Fast and friendly, Calhoun Falls sprinter wins three golds

COLUMBIA - Considering how fast Tevin Richardson runs and how small Calhoun Falls is, you'd think he could cover the whole town in no time at all.

But it would probably take him longer than you'd think. He had trouble making it through the infield at Saturday's state track meet at Spring Valley High School without speaking to everybody along the way.



"I love everybody out here, the youngins, everybody," Richardson said. "I just want them to strive to be greater people. Everybody's born for success. Nobody's born for failure."

Richardson, a senior at Calhoun Falls Charter School certainly wasn't. He just had to find his niche.

He started on his path in the eighth grade when he went out for track. Assistant coach Rebecca Holland, who handles the sprints for the Blue Flashes, had Richardson running the 800.

"I wasn't that good," Richardson said, "but Coach Holland said, 'You've got to start off somewhere. I'm going to build you up into a monster.' "

The next year, Richardson moved to the sprints, and the transformation was under way.

By his sophomore year, Richardson had taken second in the state in the 400, fifth in the 200 and seventh in the 100.

Last year, he qualified for all three events again, but his day at state didn't start so well. He was disqualified in the 100.

"Nothing is anybody else's fault," Richardson said. "I take the blame for what I did. I did a false start, which I was mad about for a little bit, but I went back to my coach, and she calmed me down a little bit. I cried a little bit. Every man's going to cry."

Holland steered him back to the rest of the meet.

"I was hurting," Richardson said. "She grabbed me and said, 'You came here to win. Now get out there and bust your butt on that (400).' "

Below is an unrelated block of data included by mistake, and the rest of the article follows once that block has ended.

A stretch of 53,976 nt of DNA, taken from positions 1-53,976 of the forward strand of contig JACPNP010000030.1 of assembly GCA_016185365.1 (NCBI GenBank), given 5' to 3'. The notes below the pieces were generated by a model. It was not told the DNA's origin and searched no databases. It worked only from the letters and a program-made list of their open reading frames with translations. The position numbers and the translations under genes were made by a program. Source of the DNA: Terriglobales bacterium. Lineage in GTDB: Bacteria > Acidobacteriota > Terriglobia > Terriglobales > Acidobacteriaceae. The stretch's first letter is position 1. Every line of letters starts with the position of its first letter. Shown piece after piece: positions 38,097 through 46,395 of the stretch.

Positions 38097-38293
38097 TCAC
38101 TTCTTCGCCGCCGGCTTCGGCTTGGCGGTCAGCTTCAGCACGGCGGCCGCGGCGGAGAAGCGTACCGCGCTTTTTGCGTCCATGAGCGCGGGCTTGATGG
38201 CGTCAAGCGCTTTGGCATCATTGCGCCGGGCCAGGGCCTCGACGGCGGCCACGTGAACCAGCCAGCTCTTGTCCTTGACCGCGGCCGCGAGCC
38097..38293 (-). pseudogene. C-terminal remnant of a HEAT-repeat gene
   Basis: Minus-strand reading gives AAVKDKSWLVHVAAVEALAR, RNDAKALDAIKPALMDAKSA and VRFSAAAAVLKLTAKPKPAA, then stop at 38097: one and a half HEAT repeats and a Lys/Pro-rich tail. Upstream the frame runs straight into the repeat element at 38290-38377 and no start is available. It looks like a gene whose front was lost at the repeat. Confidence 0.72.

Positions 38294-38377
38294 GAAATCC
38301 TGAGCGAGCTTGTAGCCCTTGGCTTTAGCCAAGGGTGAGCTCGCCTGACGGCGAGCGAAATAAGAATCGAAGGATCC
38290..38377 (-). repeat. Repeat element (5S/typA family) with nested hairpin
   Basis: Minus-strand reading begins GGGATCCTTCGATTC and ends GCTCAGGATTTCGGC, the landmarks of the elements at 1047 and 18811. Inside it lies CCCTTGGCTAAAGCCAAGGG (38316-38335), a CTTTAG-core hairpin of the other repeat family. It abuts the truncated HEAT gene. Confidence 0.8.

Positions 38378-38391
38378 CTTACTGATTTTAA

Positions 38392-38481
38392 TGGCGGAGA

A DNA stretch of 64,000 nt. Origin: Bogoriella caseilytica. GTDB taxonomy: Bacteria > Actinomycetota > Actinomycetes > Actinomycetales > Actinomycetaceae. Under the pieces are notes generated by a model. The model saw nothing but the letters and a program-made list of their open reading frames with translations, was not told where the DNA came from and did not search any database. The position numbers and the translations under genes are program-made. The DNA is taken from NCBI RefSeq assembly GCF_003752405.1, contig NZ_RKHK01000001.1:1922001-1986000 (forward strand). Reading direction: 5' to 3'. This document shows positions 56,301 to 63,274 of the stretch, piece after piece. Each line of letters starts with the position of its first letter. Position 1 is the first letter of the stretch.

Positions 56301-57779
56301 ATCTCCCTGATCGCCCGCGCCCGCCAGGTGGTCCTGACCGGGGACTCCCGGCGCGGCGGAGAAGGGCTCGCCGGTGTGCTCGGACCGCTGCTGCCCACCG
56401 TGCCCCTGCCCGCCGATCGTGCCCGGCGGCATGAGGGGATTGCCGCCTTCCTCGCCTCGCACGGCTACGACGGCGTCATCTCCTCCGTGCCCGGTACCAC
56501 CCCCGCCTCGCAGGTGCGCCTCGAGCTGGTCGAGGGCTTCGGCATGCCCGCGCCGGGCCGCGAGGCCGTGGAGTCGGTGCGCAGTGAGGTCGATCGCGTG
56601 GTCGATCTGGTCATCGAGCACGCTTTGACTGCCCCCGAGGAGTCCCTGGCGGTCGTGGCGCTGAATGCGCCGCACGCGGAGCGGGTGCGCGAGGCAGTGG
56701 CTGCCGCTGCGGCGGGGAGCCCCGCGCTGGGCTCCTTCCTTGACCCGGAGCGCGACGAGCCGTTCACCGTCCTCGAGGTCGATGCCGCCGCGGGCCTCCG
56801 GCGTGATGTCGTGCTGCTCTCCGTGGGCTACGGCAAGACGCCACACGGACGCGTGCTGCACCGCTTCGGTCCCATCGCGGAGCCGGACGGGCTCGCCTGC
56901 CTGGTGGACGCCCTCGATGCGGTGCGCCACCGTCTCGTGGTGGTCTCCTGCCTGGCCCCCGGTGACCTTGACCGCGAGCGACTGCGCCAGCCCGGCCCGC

Richardson listened and 48.31 seconds later, he was a state champion. He added a victory in the 200, winning in 21.78.

He arrived at this year's meet ready to make amends, conquer all three and perhaps add a victory in the 4x100. The Blue Flashes' relay team finished third.

Then came the 100 and with it a little flashback. Richardson couldn't help but think about being disqualified the year before.

"I was a little scared," he said. "As soon as I was getting on the blocks, I thought to myself, 'I'm going to give this to God. God is the only person that can help me.' As soon as I came off the blocks, I said, 'Lord, please let me have your speed and strength to come off those blocks hard and finish strong.'

"I came away with a perfect start off the blocks, kicked in the straightaway, pumped my arms and I was there."

Richardson wound up with the fastest 100 of the day, 10.5 seconds.

In the 400, Richardson said he came out a little slow.

"I was pacing everybody," he said. "I got around that curve, I turned it on, gave it everything I got. I could have given it more, though. I know I could have done better. There's always room for improvement."

He finished in 49.03. Thinking about the 200, he just laughed.

"I was exhausted for the two," he said. "I kind of didn't want to get up. Everybody was like, 'Get your butt out there.' I gave it everything I had, pushed it to the max."

In the last race of his senior year, Richardson won the 200 with a time of 21.27.

As he stood not far from the podium after stepping to the top for the third time Saturday, Richardson kept rattling off the team that keeps him going.

"I have a strong mother, my stepfather, my dad, my grandparents, my uncle, my girlfriend -- I just have so many people in my life that are pushing me," he said. "Without them and without God, I'm nothing."

His other team fared well, too. Calhoun Falls brought seven boys to the state meet -- not bad for a school with 230 students in the sixth through 12th grades. Led by Richardson, the Blue Flashes came in fourth place with 48 points.

Calhoun Falls is a town of about 2,000 in Abbeville County. The school board voted to close Calhoun Falls High School in 2008, but a charter school was opened on the same campus in the fall of the same year.

"The people fought to open it up again," Richardson said.

He's capitalized by making the most of his track and academic careers. Richardson has signed with North Greenville University, and he plans to pursue a career in nursing.

He hopes to travel around, but Calhoun Falls will always be home.

"It's a great town," he said. "The people are nice. The school? the teachers are going to push you. They're going to make sure you get that work done.

"There's no crime, just peace and harmony. You've got nothing to worry about."


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